Does bias and disparity relieve anyone of personal responsibility?  Of course not, and the glory for any individual who rises above the obstacles is what Americans love to hear and believe about themselves.  Sometimes this is true, and often it is not.  Do bias and disparity make it harder for people of color to achieve?  Absolutely!  Does it absolve the gang-bangers, dope pushers, and those who commit criminal acts even in the name of feeding their families? Again, of course not!  Did bias and disparity help form the neighborhoods and communities where such things flourish?  Again, absolutely!

    Do bias and disparity help to crush hope?  I ask ridiculous questions here.  Will the end of bias in individuals help to end disparity?  Ah, that is the question I am really trying to get at.   Certainly if someone is racist and full of prejudice and they truly see it in themselves and repent of it, but then they begin to treat people fairly and give everyone the same opportunities they formerly denied to people of color, then justice begins to take shape; at least in their personal sphere.

     However, the systemic and structural aspects of historical bias and disparity still need to be identified, dismantled, reformed, and sometimes whole new systems and structures need to be created.  This is where justice is harder, more expensive, longer, and often more confusing.  This is where issues become economic and thus political.  It is often in the face of such barriers that some people deny the disparity, (which is to deny white privilege) avoid the guilt and shame of it, and disparage the discussion of such things.  It is also where some of those who have suffered from the bias and the disparity don’t want to talk about it because they think it will just continue alienation.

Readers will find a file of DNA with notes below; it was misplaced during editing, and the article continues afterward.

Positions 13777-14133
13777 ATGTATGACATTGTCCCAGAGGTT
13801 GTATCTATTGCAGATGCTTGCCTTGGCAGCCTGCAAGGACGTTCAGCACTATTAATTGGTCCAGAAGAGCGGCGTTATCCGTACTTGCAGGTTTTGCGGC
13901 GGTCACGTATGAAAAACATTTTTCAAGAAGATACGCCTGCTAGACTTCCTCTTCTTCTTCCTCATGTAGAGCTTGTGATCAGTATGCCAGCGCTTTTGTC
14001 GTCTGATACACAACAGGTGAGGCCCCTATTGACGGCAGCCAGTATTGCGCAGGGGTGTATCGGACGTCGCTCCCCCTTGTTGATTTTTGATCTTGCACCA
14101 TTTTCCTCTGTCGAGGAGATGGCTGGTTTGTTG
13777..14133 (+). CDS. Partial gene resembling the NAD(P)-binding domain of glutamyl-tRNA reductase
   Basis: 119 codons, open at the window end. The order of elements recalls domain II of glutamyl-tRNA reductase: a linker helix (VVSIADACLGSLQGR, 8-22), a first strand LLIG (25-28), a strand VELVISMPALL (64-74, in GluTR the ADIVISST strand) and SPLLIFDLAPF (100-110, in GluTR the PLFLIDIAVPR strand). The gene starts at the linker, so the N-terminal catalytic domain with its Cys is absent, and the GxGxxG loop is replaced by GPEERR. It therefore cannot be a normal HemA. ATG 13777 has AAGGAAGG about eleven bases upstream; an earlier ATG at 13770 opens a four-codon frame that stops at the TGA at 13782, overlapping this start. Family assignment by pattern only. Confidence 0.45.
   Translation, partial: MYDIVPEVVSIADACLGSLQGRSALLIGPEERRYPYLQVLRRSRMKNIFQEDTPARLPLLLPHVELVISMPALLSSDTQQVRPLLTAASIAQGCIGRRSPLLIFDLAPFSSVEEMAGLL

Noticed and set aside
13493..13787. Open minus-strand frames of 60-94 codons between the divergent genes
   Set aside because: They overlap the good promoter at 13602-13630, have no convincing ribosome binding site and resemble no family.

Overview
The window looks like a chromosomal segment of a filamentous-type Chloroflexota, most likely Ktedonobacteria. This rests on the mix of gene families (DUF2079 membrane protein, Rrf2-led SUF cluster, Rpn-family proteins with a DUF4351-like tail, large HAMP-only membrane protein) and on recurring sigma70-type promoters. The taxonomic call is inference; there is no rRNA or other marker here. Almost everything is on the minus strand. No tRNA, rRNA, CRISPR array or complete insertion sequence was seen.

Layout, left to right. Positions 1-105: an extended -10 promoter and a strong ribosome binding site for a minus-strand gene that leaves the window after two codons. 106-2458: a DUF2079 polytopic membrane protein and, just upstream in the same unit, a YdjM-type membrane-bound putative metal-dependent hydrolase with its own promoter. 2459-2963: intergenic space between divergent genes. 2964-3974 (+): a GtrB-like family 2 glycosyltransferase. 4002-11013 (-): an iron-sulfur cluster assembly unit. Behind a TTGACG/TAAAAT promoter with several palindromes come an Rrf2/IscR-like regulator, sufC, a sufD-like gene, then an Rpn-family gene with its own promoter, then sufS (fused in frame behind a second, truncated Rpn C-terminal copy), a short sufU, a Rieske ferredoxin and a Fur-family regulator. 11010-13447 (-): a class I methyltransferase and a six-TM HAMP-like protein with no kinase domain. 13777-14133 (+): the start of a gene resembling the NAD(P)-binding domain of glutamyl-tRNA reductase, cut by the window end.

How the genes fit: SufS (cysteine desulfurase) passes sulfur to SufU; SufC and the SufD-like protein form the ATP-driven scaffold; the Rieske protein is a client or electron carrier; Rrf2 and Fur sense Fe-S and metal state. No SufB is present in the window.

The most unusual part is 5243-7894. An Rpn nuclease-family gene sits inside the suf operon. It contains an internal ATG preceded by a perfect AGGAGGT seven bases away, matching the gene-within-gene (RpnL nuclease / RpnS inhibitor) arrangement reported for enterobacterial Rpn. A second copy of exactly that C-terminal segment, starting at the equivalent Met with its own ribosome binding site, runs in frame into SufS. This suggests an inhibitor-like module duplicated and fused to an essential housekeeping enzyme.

Friendship is often the beginning of restoring things to justice. Two people walking down the street holding hands, with only one having something to eat, only one having clothes to wear, only one getting respect and greetings as he passes along, only one not attacked by criminals while the other continues to suffer seems to be a strange friendship.  While we may never achieve full equality as human beings surely , if we are friends, we can eliminate some of the disparity.  Surely if I have something good in my right hand I will share it with the one holding my left.  Surely if the one I allow to hold my hand is attacked, his fight will become mine.


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  2. Randi, I like your closing metaphor of two friends walking down the street of disparity. It helps clarify the context of care. Of course, how one shares with another becomes the issue. Brian Fikkart's book, When Helping Hurts, has forced me to refocus my means and goals in helping. Interestingly, he focuses on engaged relationships as a key component of helping without hurting. Just as interestingly, Fikkart founded the Chalmers Center. Maybe he ought to use TC's bust too!

    Alex, I may be misreading your sentence structure, but it seems you are correlating disparity with intelligence as measured by IQ testing. Are you also establishing a causation as in (very crudely stated, I know, not by you, but by other inflammatory persons), "You blacks are getting the short end of the stick because you are not smart enough to avoid it"?

    It might be helpful if you could provide supporting evidence for the correlation you suggest. Most critically, are measures of intelligence valid (I'm thinking of the standard validity and reliability issues related to measurements like this)?